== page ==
I recently discussed this topic with linguists and parents who are raising their children bilingually and I noticed that people generally tend to jump onto general conclusions way too quickly.
Parents who send their children to a local school or an international school where lessons are held in another language often struggle when it comes to doing homework.
The question I often hear from parents and that induces me to write this post is: “Do I need to do homework with my child in his/her mothertongue or is it enough if she/he does the homework in the school language?”
There is not an overall answer, because there are different appraisal factors to consider.
First of all, if using the mother language (or home language) helps to understand the topic of the homework, it would surely be important to switch to it.
Especially if we want to foster literacy it is important to discuss the topic of a text or book in the home language so that the child really gets the meaning of the text in the school language.
Parents often assume that their children fully understand a text because they are able to “perfectly” read it phonetically. But do they really understand the meaning of all the words?
At the beginning, many parents think that their children are “fluent in a few weeks”, but fact is that children first of all learn the phonetics. They simply repeat the sound chains. So, for example, they would be able to say “Good morning”, “Thank you”, “May I have… please” very quickly. But only when they use a broader spectrum of sentences with similar words they will be able to understand that for example, “good” can be combined with “morning” , “evening”, “job”, “girl”, “boy” etc. Very slowly they will divide those sound chains into actual words and morphemes.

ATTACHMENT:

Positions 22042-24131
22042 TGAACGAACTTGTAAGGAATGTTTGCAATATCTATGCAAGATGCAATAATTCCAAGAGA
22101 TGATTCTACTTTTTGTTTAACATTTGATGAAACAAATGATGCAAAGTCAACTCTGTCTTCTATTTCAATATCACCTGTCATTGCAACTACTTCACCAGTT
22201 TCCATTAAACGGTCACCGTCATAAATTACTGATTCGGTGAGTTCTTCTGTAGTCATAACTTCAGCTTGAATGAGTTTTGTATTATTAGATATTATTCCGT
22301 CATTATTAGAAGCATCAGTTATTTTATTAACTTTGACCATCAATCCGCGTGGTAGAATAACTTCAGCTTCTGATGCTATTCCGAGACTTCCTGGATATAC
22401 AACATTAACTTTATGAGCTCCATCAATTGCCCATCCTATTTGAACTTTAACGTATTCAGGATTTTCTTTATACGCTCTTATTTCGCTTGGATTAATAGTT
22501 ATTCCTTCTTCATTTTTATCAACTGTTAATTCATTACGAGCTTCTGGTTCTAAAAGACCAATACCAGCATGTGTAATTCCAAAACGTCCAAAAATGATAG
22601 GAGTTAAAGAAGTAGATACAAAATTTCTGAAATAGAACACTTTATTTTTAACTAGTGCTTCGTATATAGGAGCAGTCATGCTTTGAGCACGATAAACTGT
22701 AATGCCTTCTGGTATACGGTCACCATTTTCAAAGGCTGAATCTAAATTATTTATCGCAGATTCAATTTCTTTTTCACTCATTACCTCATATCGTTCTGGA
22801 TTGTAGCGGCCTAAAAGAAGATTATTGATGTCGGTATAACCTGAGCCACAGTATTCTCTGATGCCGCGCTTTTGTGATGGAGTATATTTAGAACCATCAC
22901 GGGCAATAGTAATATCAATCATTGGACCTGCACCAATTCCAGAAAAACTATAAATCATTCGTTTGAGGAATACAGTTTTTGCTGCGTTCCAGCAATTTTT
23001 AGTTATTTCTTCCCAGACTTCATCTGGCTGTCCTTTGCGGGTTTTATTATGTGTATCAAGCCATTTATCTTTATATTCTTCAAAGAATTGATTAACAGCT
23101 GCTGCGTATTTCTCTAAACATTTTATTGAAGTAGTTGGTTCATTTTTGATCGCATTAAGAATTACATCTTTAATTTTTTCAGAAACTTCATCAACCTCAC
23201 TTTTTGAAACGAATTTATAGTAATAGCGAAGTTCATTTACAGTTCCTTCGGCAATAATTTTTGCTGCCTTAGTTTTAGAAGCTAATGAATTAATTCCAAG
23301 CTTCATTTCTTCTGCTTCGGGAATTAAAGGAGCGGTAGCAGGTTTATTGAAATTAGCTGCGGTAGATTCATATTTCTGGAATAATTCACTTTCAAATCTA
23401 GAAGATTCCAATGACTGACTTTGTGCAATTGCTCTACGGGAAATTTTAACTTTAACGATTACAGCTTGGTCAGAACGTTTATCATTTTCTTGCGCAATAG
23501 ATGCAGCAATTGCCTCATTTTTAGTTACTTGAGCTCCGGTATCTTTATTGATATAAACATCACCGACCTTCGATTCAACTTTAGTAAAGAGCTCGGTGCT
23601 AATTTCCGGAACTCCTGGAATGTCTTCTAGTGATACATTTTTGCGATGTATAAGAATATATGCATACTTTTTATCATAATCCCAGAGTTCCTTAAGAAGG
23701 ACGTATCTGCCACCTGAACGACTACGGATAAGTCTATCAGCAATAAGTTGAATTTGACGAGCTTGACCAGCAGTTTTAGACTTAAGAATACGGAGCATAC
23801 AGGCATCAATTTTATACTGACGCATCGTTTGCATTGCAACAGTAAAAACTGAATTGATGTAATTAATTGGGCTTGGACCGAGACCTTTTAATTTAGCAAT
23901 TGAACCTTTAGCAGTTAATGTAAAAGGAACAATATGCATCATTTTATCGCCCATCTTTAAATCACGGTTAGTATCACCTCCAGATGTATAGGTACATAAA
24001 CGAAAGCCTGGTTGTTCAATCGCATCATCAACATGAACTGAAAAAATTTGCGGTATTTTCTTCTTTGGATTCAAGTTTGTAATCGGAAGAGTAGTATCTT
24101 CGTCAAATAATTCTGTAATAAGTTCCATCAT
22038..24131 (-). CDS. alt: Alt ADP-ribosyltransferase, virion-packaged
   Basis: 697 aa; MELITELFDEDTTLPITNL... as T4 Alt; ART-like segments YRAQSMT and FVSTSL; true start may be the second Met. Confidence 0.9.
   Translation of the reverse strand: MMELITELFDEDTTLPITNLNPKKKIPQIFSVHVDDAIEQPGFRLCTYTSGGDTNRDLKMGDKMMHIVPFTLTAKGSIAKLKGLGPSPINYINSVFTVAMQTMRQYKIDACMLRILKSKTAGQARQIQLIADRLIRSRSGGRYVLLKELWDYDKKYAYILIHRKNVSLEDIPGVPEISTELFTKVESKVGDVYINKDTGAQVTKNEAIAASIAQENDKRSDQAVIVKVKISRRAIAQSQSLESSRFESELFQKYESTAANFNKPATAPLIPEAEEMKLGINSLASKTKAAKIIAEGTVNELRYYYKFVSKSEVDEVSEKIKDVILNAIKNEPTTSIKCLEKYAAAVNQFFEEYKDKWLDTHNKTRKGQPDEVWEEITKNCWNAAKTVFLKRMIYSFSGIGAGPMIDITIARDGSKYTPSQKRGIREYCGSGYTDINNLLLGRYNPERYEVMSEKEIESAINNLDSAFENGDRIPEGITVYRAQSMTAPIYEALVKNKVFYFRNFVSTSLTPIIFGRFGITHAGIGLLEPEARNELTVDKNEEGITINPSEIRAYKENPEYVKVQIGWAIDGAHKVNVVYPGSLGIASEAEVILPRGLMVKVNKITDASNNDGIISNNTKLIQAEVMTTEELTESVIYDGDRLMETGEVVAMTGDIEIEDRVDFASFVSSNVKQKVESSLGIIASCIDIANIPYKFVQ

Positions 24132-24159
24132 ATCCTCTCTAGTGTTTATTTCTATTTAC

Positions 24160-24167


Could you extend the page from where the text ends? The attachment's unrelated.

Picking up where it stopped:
Many parents stop helping their children acquire new words once they start reading, thinking that it will all happen by itself. But it doesn’t. Children (and adults) who learn a new language are constantly working on their vocabulary, learning new words and learning that the same term can be used in different contexts, that its meaning can change. It is by using this new vocabulary regularly that it will be used with more confidence and that our children become more competent in the language.
It takes children from 5 to 9/10 years to catch up on monolingual peers language-wise.
Therefore, when we send our children to a school where they’ll be immersed into another language the whole day, we’ll need to support them process what they’ve learned at home by using our family languages.
When our children come home with a book to read aloud, our task is to question them about the text. Asking them to paraphrase the text is a great way to understand whether they understand the plot or not, engaging in a real conversation, taking turns, and asking more will help them to better learn.
We can ask them to find other words, synonyms for words that may be more difficult. –Obviously, in order to do this we should have a great proficiency in the school language too! – But what if this is not the case?
Many parents struggle with this and I know that some take extra language lessons in order to be able to help their children at school.
But if one doesn’t have the time to do so, or finds it really hard to catch up with the language, my advice is to try to find other words in the family language and if the child asks for more synonyms in the school language, don’t hesitate to use the dictionary.
I know many parents who improved their languages by learning alongside their children. I am one of them. I learned Dutch alongside my children and am fluent now in my speech and writing, and I am improving my Spanish skills thanks to my children who are learning it now, so, there is no time limit or excuse to learn or improve a language…
What seems very logical and relatively easy for fostering literacy in some subjects, it becomes more complex for other disciplines. (see part 2 soon)